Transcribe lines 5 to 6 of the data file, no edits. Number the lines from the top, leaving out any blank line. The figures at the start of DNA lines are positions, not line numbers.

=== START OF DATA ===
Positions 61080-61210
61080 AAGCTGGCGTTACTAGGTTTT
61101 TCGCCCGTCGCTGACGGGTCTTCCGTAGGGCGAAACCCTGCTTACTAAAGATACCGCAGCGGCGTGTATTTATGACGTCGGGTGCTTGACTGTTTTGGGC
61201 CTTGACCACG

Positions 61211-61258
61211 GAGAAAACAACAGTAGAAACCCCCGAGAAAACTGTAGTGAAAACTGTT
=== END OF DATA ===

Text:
Positions 61211-61258
61211 GAGAAAACAACAGTAGAAACCCCCGAGAAAACTGTAGTGAAAACTGTT